Doctors recently have discovered that this is erroneous. A dream takes about as long to accomplish as the actual physical act would require. A dream involving prolonged exercise or prolonged anxiety has a prolonged effect on blood pressure.
The clinical importance of this observation is only lately being appreciated. If a patient has a known illness or has an incipient illness which is not recognized because he feels well and has not had a physical examination recently, this may explode into a full-blown setback during the blood pressure elevation of a dream.
One hears of patients who die in their sleep, or who develop a coronary, stroke, acute breathlessness, or palpitations while sleeping. In the latter group, the patient may be able to tell of an “active” dream, which produced high blood pressure long enough to cause trouble.
By affording relaxation and release from tension, physical fitness may decrease the tendency to “active” dreams and promote greater elasticity of the arteries-or at least retard the inevitable “hardening of the arteries” which happens to almost everyone. There is less need to dream about physical exercise for those who are able to achieve this satisfaction while awake.
The Effects Of Eating on Blood Pressure
For fifteen to forty-five minutes following a meal, blood pressure normally rises. This response is temporary. A pressure of 130/80 may climb 10 to 30 mm. of mercury by virtue of a full stomach.
Nationality and Normal Blood Pressure
Nationality makes a difference, too. Chinese, for example, are hypertensive at 125/70, while North Americans can get by at 140/90. The British have significantly higher readings than Egyptians.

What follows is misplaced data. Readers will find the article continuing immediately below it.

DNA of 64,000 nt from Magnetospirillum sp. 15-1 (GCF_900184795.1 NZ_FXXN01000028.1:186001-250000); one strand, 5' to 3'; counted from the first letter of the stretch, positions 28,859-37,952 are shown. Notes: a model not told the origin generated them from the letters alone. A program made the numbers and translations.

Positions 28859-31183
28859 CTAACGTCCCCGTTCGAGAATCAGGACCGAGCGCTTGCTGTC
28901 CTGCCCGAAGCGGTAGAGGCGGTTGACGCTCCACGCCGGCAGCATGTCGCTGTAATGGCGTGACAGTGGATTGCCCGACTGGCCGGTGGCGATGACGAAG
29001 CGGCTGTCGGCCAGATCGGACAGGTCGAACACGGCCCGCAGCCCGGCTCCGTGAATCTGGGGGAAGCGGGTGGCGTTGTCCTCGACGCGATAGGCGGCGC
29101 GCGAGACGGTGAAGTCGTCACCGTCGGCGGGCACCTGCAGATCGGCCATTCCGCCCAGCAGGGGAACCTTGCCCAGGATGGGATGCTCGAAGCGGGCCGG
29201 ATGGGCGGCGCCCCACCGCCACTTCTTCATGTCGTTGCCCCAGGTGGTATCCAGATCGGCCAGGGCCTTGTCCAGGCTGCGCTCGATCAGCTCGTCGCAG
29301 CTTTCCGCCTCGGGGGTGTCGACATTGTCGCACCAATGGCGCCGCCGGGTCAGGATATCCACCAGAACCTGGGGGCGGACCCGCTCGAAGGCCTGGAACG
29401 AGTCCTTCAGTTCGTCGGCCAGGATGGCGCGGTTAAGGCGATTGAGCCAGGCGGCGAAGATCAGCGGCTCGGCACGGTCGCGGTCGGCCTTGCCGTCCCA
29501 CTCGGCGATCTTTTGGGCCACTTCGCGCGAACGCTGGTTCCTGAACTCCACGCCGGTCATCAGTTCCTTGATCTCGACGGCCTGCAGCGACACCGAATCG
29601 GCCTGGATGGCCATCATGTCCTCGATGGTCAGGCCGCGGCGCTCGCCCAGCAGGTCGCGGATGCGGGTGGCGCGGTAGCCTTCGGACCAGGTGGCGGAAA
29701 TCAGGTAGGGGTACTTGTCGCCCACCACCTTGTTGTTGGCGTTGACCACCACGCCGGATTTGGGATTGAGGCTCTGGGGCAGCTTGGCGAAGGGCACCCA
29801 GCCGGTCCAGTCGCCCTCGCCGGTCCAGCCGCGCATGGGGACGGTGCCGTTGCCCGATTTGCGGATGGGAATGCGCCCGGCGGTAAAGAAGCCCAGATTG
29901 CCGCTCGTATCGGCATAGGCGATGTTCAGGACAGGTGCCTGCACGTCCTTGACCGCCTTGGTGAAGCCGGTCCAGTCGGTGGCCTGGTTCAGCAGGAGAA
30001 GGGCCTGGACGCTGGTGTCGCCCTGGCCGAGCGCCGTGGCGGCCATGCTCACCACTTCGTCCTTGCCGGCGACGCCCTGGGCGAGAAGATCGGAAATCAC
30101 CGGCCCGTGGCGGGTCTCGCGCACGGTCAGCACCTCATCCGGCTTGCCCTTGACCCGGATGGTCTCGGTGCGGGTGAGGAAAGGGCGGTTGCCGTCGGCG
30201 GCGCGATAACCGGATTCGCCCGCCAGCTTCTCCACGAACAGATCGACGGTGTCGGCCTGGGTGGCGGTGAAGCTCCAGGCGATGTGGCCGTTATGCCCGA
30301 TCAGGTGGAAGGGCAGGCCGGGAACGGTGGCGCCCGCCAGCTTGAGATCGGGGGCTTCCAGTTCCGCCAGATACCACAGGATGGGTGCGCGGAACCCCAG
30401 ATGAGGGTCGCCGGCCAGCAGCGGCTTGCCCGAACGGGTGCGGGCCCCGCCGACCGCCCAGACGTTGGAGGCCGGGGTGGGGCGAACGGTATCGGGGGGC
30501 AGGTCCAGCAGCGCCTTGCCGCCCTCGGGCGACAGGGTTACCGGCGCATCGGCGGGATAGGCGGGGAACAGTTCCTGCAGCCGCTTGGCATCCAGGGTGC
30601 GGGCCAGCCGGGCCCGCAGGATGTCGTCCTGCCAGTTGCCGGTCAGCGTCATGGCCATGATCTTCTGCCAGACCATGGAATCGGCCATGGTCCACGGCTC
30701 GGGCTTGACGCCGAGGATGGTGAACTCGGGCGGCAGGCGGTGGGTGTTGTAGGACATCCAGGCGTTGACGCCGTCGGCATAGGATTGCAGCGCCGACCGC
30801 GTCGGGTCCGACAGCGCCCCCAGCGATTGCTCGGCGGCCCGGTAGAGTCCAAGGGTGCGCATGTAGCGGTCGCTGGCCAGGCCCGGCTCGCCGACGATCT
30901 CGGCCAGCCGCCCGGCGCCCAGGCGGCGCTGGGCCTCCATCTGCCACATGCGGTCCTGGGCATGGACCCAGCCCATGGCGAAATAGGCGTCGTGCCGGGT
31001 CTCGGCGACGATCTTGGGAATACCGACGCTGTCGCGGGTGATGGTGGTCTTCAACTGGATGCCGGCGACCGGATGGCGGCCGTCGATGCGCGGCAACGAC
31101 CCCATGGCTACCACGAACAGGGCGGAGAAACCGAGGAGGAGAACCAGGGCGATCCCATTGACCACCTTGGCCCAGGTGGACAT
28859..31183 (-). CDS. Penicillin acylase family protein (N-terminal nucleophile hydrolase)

The Effect of the Environment on Blood Pressure
People in hot climates average lower pressures than inhabitants of cooler locales. In temperate zones where temperature fluctuates, blood pressures are lower in summer and higher in winter. Moving from one climate to another has an effect. If an Egyptian moves to Britain, his blood pressure rises, but not to the same level as the average Briton. And if a Londoner moves to Cairo, his pressure falls, but it still is slightly higher than that of the average Egyptian.
The Posture and Blood Pressure
Blood pressure is widest when observed in the reclining subject. It closes slightly on sitting, and is narrowest when standing. A pressure of 130/70 while lying down might become 120/80 on standing. This change varies greatly from person to person and is most exaggerated in obese persons.
The Effect of the Bladder on Blood Pressure
Curiously enough and for no good reason, the urinary bladder influences blood pressure. Pressure is lowest when the bladder is empty. As the bladder gradually fills, blood pressure rises. Thus a pressure of 130/80 on an empty bladder may reach 160/90 when the bladder is full enough to send messages of “Please empty.”
During urination, the blood pressure then precipitously drops back to 130/80. People whose bladders are never quite empty may carry a pressure which is slightly higher. After treatment and with the resumption o£ complete bladder emptying the pressure falls to normal levels.